Dan Gilbert moved his mortgage company Quicken Loans to downtown Detroit in 2010 and founded his real-estate company Bedrock a year later, when the city was just a few years from bankruptcy. Bedrock has invested or allocated a total of $5.6 billion across 100 or so properties in downtown Detroit and nearby neighborhoods, and said it has 98% occupancy of office and residential properties. Gilbert’s family of companies employs 17,000 people and is the largest employer and taxpayer in Detroit. Its level of influence on a major American city is unprecedented. With this influence comes critics skeptical of Gilbert’s ability or desire to transform the city in a way that is inclusive of its majority black and working-class populations – a criticism he’s responded to with increased outreach and partnerships. Getting the lasting support of the local community is an ongoing challenge for Gilbert, and one that will take much … [Read more...] about Billionaire Dan Gilbert has already bet $5.6 billion on Detroit’s future, but money can’t solve his biggest challenge
Centuries of childhood a social history of family life
MANILA, Philippines — After almost a decade since the destructive Typhoon Ondoy, two decades since the millennials started making an impact, and three decades since the first People Power Revolution (and the birth of The Philippine STAR), defining the Filipino has only become more complicated. We gathered insights from Filipinos who embody unconditional resiliency and advocate empowerment in the face of modern challenges; local globetrotters who have traveled around the world, to refine our idea on where we stand at present; multi-hyphenate individuals, whose list of accomplishments may give us an idea on how to improve ourselves; and modern Filipino heroes, to ground us through our continuous search for peace and freedom. * * * Manny Gonzalez How can Filipinos positively impact the nation and the whole world? Filipinos blame our problems and our poor economic performance on everything and everyone but themselves. But most of the symptomatic problems — drugs, corruption … [Read more...] about What have we learned so far?
By Katie Daubs Feature Writer Mon., May 21, 2018 In 1907, Flora MacDonald Denison wrote Ontario’s premier a letter, inviting him to dinner. “The newspapers report you as saying ‘that women would get the vote if they want it,’ she wrote. “We are anxious to have this hour of your company and a word from you.” They would make for interesting dinner dates: Denison was a prominent Toronto suffragist. Sir James Whitney, Conservative premier of Ontario from 1905 until his death in 1914, was a staunch but polite opponent. His correspondence at the Ontario Archives reflected the world that he lived in and Denison railed against: “I am sure every reasonable man will understand” such and such, and “Not all temperance men” believe this and that. When a “Sydney Fray” from Nova Scotia asked a question about women’s suffrage, Whitney’s secretary responded: “Dear sir.” When … [Read more...] about Men should do dishes — and women should have the vote. This is how Toronto’s forgotten suffragist fought for that right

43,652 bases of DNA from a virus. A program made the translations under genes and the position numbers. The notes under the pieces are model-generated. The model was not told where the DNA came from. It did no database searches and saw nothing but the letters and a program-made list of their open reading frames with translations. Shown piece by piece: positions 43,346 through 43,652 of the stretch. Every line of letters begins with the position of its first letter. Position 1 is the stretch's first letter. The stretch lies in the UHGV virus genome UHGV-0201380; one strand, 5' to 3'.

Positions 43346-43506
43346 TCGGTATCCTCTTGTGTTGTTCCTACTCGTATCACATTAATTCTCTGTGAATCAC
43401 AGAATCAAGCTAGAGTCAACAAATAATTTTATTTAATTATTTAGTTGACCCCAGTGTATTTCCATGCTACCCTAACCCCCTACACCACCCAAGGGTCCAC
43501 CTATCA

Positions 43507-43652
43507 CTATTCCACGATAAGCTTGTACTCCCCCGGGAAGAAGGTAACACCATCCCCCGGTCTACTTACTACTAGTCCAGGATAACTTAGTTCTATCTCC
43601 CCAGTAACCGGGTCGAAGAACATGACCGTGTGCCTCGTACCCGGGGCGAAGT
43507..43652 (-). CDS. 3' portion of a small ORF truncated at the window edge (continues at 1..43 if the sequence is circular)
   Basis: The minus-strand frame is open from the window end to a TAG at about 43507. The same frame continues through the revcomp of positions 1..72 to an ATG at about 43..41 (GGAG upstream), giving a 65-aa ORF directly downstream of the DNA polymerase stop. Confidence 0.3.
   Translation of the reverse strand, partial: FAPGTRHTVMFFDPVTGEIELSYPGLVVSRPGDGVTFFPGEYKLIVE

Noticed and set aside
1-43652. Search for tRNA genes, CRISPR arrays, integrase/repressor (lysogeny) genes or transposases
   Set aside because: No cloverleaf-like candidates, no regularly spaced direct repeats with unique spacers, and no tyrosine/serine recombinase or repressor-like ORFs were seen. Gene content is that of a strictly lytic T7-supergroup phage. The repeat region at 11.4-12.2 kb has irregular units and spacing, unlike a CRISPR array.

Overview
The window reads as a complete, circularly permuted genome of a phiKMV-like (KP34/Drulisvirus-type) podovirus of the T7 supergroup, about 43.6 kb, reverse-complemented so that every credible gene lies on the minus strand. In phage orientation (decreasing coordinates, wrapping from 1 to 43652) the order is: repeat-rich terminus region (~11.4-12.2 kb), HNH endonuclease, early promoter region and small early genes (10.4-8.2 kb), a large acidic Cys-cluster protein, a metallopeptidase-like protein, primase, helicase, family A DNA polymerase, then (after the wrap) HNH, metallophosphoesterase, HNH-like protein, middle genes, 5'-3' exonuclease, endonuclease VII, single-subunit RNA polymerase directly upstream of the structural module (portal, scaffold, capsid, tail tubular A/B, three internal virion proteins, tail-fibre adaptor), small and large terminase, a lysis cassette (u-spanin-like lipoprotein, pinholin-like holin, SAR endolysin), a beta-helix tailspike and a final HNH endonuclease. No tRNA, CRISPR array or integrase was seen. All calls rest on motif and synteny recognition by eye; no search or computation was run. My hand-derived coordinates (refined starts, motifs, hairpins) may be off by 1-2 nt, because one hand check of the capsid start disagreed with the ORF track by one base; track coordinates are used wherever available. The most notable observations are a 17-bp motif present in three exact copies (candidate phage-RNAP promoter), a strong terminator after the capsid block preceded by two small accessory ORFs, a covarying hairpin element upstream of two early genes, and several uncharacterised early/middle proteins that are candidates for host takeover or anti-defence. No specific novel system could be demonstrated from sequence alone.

By Mary Ormsby Feature Writer Sandro Contenta Feature Writer Tues., April 17, 2018 On a winter afternoon in 2016, Michelle Raftis’s long search brought her to the steps of St. Michael’s Cathedral, the seat of the Roman Catholic Archdiocese of Toronto. She was nervous, and had carefully prepared what she would say to Cardinal Tom Collins. She was done with secrets and lies. Raftis is the daughter of a Catholic priest, a truth the 55-year-old had to hide most of her life. She wanted to know why the church she was raised in allowed a priest to abandon his child. “I wanted a written apology from the church,” Raftis says. In Canada and around the world, children of priests have emerged from the shadows to press the Vatican — and their local dioceses — to recognize they exist. Article Continued Below The Vatican appears to have no data on the number of clergy who break their vows of celibacy and father … [Read more...] about Catholic priests take a vow of celibacy when they’re ordained. But when they break that vow, their children are left to live a lie
Japan has one of the world’s toughest asylum policies. Despite having the third-largest economy, last year the nation accepted only 20 refugees. Strict policies, geography, and history have limited asylum-seekers’ access to Japan, while a general preference for its homogeneous society means citizens have little motivation to push for change. There is no official immigration policy in Japan, which forced much-needed low-skilled labor workers to gain legal residence via the refugee process. The system is overburdened as a result. Japan is facing a demographic time bomb. It’s rapidly shrinking workforce could easily be boosted by thousands of migrant workers and refugees who are not just will, but desperate, for work. Ammunition is one of the best memories Zahir Amini has of his childhood. “I enjoyed playing with bullets,” laughs Amini. “It was a popular … [Read more...] about NO ENTRY: How Japan’s shockingly low refugee intake is shaped by the paradox of isolation, a demographic time bomb, and the fear of North Korea